It’s plastic, but engineered. Finely engineered. Inside its workings are mysterious. How is it that the ink is stored and what propels it out from the tiny silver tip?
The red pen lies inert on the desk, long, tapered, finely-tipped. It’s power is said to be mightier than the sword, though that is an exaggeration for effect; though it can be powerful, propelled by the right hand, and provided its writing is disseminated. Meanwhile it lies on the desk, the white lettering on its side – its brand name and its bar-code – almost worn away by the hands that have held it. To write.
There’s a certain latency in it – what has it written in the past? Shopping lists? Opening hours of the museums? Correction marks? (it is a red pen, after all.) And what will it write in the future? This small red tube, its insides mysteriously somehow holding ink, is a repository of anticipation, possibility, even power. It may write a love note, or a poem. It may fill out an order for a precious gift, or for a prosaic set of new saucepans. It might write a note in a birthday card, or draw some interesting doodles.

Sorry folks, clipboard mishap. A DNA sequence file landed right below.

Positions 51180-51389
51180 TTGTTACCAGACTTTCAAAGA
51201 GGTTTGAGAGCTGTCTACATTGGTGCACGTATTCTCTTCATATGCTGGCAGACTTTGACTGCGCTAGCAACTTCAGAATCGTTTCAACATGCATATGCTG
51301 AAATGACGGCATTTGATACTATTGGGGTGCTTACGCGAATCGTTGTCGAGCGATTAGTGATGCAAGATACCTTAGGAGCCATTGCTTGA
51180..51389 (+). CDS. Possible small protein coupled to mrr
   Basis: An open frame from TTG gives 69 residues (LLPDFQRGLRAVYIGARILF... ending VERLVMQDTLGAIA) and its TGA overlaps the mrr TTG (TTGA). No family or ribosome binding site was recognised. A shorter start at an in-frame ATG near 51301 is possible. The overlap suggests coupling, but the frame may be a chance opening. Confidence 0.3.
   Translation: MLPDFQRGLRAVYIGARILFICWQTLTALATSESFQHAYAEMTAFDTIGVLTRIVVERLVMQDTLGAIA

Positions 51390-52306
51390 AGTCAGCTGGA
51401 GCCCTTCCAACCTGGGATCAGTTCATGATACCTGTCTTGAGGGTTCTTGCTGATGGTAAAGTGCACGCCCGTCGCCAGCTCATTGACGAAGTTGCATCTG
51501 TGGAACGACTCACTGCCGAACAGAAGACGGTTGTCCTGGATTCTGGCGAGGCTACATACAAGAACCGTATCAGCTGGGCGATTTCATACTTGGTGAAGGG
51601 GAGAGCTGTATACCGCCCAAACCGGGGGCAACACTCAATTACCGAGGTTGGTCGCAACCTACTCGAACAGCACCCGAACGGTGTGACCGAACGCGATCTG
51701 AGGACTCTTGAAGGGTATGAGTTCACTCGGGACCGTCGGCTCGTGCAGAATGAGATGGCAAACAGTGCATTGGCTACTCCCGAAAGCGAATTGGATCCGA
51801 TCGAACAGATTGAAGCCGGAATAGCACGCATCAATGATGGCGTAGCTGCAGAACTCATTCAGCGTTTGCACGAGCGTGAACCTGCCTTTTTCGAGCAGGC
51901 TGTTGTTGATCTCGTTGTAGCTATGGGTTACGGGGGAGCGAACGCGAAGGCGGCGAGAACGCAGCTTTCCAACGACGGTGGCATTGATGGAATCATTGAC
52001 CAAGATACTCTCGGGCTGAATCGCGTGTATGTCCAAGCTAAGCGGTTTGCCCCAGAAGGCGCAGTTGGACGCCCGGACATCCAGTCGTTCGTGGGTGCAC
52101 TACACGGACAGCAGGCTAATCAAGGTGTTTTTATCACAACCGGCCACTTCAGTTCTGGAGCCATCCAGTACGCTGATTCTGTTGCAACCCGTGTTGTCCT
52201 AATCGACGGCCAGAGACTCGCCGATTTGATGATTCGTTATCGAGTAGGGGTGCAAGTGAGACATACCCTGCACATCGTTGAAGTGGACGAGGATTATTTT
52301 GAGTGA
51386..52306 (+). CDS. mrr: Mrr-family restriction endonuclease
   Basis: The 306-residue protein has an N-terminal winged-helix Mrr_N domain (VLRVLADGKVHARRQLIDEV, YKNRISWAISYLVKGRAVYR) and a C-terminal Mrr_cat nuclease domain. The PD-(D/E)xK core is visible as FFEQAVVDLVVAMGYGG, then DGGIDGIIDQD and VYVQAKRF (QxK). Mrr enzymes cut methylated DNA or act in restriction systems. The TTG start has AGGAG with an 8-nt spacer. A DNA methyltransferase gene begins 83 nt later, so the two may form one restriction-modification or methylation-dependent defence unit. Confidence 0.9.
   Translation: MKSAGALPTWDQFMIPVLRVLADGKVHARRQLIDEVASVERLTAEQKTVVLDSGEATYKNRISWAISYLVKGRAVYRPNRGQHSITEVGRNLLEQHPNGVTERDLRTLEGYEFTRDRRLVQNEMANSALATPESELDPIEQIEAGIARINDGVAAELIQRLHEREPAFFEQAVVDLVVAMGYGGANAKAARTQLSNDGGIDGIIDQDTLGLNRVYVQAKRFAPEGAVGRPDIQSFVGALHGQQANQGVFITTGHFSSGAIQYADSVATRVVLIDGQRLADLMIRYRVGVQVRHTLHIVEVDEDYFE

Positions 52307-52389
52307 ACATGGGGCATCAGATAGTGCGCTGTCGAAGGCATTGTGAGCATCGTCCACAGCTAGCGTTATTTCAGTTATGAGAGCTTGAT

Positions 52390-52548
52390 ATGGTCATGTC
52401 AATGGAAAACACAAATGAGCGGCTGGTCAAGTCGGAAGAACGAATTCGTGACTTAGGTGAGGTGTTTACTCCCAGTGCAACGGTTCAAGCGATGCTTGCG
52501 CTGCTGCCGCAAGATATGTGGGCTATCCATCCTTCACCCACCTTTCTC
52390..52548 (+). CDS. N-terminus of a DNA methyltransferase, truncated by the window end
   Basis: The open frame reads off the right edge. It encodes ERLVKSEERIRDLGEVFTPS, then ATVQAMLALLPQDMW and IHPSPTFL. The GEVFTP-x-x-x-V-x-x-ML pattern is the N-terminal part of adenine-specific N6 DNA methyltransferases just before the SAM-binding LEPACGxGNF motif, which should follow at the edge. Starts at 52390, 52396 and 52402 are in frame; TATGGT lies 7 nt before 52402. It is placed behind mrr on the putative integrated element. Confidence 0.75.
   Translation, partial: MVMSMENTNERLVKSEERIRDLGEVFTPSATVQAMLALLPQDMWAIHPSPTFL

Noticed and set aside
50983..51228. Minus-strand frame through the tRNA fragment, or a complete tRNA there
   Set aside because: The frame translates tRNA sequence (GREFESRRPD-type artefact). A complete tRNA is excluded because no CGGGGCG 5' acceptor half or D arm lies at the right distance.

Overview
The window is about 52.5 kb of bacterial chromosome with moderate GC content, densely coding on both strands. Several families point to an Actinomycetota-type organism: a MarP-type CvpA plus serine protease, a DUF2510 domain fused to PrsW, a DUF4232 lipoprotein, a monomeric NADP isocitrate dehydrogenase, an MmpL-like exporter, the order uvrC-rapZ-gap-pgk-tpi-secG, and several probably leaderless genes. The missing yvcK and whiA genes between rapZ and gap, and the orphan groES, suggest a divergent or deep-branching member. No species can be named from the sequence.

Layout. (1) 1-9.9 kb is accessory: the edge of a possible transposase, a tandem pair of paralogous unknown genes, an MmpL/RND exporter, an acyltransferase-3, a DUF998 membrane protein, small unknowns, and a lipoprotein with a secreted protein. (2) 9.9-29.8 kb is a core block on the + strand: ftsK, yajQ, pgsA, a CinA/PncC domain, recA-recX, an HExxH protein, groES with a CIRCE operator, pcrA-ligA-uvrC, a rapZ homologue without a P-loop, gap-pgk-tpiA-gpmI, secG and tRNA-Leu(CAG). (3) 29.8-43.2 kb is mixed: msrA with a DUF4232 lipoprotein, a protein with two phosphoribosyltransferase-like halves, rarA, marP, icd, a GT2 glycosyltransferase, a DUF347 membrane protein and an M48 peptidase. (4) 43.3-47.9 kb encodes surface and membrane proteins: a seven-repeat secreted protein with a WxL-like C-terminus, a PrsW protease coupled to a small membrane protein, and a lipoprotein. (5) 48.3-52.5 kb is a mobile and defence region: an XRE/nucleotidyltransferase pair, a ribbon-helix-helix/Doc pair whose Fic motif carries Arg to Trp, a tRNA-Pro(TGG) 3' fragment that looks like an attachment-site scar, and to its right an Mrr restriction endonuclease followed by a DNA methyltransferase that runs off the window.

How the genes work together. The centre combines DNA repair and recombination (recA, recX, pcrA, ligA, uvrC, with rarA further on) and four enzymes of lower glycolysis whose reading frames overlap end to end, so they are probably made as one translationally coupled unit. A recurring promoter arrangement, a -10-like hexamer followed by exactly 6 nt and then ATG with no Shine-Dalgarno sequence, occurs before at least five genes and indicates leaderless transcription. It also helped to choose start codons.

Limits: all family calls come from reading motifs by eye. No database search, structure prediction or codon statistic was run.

When you think about it, the pen is indeed a powerful thing, full of potential. It’s low-tech in a high-tech world, but seems all the more throbbing with power for its present idleness, its ability to merely wait for the moment, the fact that it doesn’t need to be charged or plugged in. It can, if necessary, operate in the dark, the writer’s hand moving slowly to leave a message – one last message to a loved one, perhaps; a message that will be kept for decades, under a pillow or in a special drawer.
My intense red pen.